“Operation Pistacchietto”, a new Italian malware campaign
- The campaign is named after a GitHub account that provided partial source codes of a malware.
- An analysis revealed that the malware is a backdoor written in Python.
A peculiar Italian-origin malware campaign has been discovered by security researchers. It appears that this campaign has been active since 2016, and came to light only this year.
First analyzed by TG Soft and then by Yoroi-Zlab, the attacker group is speculated to be Italian since many file names and scripts were in the Italian language, as well as C2 servers being from Italy. It was also observed that the Pistacchietto campaign targeted both mobile and desktop systems.
How does it affect desktop and mobile platforms?
- Usually, spam emails contain a malicious link which is a fraudulent web page prompting the victim to ‘update’ Java components.
- Clicking on the Update button will download a BAT file. The source code of this file has two parts. The first part requests admin privileges to the system and the second part downloads the malware payload.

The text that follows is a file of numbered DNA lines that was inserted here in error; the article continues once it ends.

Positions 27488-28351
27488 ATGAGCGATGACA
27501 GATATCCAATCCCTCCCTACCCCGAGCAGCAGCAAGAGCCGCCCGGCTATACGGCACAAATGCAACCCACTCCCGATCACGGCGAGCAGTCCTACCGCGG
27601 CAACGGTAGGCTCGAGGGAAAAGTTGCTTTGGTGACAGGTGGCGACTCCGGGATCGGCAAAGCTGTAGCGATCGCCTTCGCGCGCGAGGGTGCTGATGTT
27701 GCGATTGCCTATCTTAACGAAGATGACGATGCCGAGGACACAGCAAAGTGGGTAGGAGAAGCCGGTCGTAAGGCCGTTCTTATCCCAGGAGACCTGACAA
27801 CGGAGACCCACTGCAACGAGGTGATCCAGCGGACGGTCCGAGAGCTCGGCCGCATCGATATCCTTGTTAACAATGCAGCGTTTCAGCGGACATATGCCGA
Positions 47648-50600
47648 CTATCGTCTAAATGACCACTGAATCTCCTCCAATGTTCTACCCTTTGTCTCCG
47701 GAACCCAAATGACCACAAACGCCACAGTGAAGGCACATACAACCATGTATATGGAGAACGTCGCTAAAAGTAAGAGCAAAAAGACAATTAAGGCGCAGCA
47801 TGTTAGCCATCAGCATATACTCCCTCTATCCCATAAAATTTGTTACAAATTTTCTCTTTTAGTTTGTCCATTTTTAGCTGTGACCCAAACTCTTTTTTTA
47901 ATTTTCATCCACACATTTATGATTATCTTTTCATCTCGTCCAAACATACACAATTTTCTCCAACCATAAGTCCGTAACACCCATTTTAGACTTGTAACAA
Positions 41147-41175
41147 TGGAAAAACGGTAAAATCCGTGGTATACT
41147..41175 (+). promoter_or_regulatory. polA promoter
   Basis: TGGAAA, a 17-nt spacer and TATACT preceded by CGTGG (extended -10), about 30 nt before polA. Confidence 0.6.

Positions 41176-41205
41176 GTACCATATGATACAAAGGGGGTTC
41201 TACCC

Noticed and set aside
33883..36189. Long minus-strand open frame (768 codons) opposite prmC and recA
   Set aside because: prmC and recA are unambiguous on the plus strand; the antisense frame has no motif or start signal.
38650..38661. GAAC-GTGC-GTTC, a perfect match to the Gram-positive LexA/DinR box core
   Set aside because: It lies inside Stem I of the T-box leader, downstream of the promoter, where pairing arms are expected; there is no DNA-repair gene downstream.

- Two URLs were also embedded in the source code that had other malware components.
- Yoroi-Zlab’s analysis revealed that the malware was still under maintenance and was undergoing constant changes.
- Some of the malware samples downloaded by the BAT file include ‘office_get.xml’, ‘get.vbs’, ‘woffice.exe, woffice2.exe’, ‘NisSrv.exe’, ‘sys.xml’ & “syskill.xml’
Android, Linux, and Mac OS targets
- The variants observed under these platforms remained the same as observed in Windows systems, in terms of functionality.
- For Linux, ‘crontab’ and ‘systemctl’ commands are used in the malware deployment while for Mac OS, malware modules were edited from the Windows variant.
- For Android, the malware was a remote access tool (RAT) which is a copy of AhMyth Android RAT.
Still at a nascent stage - Despite Pistacchietto campaign being relatively new, experts believe that there could be much more behind the scenes that could take off in the near future.
“Behind the lack of professional infrastructure, the 'hiding in plain sight' strategy, the developer’s comments, the drafted malware code analyzed and the speculations about the possible amateur nature of this actor, we are in front of a long-running espionage operation,” hinted Yoroi-Zlab in the blog.